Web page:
The probability to find a certain number of photons inside a laser pulse usually corresponds to a classical distribution of independent events, the so-called...

Im Focus: Microprocessors based on a layer of just three atoms

Microprocessors based on atomically thin materials hold the promise of the evolution of traditional processors as well as new applications in the field of flexible electronics. Now, a TU Wien research team led by Thomas Müller has made a breakthrough in this field as part of an ongoing research project.

Two-dimensional materials, or 2D materials for short, are extremely versatile, although – or often more precisely because – they are made up of just one or a...

Im Focus: Quantum-physical Model System

Computer-assisted methods aid Heidelberg physicists in reproducing experiment with ultracold atoms

Two researchers at Heidelberg University have developed a model system that enables a better understanding of the processes in a quantum-physical experiment...

Im Focus: Glacier bacteria’s contribution to carbon cycling

Glaciers might seem rather inhospitable environments. However, they are home to a diverse and vibrant microbial community. It’s becoming increasingly clear that they play a bigger role in the carbon cycle than previously thought.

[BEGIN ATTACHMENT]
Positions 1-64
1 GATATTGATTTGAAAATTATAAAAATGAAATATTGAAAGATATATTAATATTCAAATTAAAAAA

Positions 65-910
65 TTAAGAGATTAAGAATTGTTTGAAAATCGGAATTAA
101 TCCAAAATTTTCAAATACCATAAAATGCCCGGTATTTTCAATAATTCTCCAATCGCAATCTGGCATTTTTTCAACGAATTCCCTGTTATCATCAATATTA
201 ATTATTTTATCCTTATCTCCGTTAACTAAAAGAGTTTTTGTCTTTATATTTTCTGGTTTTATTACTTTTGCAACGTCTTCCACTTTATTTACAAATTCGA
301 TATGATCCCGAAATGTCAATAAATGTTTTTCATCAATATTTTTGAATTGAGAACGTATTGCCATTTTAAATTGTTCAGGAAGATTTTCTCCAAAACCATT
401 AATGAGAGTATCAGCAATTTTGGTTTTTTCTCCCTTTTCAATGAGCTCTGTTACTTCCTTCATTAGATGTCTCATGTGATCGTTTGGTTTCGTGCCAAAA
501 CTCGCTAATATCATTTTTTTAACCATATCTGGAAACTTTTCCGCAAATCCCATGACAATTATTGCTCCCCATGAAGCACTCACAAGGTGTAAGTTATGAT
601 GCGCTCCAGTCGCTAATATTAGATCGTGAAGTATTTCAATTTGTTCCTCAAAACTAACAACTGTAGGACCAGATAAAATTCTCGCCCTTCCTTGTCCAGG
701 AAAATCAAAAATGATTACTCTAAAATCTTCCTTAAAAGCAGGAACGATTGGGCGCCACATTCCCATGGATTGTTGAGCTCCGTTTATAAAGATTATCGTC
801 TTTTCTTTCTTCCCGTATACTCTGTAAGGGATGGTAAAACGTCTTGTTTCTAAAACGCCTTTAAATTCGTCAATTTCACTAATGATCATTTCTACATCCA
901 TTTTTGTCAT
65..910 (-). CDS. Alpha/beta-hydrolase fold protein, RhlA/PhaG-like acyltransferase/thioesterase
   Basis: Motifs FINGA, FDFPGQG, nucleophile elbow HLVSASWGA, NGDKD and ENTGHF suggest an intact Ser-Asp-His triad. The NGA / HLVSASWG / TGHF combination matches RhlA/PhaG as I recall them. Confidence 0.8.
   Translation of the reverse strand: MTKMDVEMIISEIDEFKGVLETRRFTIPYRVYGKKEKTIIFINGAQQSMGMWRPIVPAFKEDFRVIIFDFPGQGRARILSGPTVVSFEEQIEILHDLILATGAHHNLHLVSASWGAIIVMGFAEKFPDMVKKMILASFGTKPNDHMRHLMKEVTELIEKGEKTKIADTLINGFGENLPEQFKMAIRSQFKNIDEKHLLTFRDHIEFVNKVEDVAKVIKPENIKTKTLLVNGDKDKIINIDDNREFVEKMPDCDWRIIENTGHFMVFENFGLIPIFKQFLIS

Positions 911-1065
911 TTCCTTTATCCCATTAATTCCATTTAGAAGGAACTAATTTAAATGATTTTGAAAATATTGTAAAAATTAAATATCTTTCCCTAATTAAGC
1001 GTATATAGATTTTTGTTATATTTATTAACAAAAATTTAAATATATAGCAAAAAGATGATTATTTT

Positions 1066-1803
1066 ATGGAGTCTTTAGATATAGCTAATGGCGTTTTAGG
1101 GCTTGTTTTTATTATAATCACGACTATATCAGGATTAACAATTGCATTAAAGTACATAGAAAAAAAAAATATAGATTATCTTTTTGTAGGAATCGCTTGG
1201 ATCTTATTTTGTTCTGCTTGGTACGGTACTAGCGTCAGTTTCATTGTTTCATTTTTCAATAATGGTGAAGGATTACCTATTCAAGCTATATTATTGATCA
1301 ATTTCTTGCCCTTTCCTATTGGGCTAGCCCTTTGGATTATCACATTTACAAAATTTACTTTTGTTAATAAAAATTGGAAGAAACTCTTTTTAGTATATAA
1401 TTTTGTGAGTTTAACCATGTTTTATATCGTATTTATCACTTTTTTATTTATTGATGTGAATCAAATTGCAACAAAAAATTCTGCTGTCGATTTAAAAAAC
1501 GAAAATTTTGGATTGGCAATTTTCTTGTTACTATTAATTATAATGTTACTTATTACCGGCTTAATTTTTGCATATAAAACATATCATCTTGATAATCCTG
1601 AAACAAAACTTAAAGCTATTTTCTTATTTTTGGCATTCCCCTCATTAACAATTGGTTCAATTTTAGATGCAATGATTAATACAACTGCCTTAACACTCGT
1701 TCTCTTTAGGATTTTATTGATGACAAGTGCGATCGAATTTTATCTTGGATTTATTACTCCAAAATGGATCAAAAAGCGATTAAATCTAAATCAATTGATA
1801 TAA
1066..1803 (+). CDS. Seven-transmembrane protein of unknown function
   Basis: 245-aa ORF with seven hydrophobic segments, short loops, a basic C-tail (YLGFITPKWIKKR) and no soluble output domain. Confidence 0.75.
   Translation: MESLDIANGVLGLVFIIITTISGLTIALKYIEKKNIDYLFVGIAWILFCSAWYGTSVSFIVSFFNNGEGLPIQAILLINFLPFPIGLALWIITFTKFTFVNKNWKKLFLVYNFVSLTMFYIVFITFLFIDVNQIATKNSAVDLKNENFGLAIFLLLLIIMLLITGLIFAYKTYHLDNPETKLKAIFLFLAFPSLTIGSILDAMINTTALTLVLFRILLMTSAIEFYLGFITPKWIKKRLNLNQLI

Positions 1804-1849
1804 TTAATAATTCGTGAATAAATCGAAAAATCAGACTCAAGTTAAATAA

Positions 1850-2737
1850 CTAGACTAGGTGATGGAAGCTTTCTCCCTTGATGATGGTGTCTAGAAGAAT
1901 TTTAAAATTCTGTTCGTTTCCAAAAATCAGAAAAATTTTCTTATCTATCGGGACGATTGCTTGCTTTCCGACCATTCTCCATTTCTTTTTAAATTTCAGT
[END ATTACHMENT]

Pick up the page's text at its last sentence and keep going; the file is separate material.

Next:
A new study, now published in the journal Nature Geoscience, shows how microbial communities in melting glaciers contribute to the Earth’s carbon cycle, a...

All Focus news of the innovation-report >>>

Anzeige

Anzeige

Event News

Expert meeting “Health Business Connect” will connect international medical technology companies

20.04.2017 | Event News

Wenn der Computer das Gehirn austrickst

18.04.2017 | Event News

7th International Conference on Crystalline Silicon Photovoltaics in Freiburg on April 3-5, 2017

03.04.2017 | Event News

 
Latest News

New quantum liquid crystals may play role in future of computers

21.04.2017 | Physics and Astronomy

A promising target for kidney fibrosis

21.04.2017 | Health and Medicine

Light rays from a supernova bent by the curvature of space-time around a galaxy

21.04.2017 | Physics and Astronomy

VideoLinks
B2B-VideoLinks
More VideoLinks >>>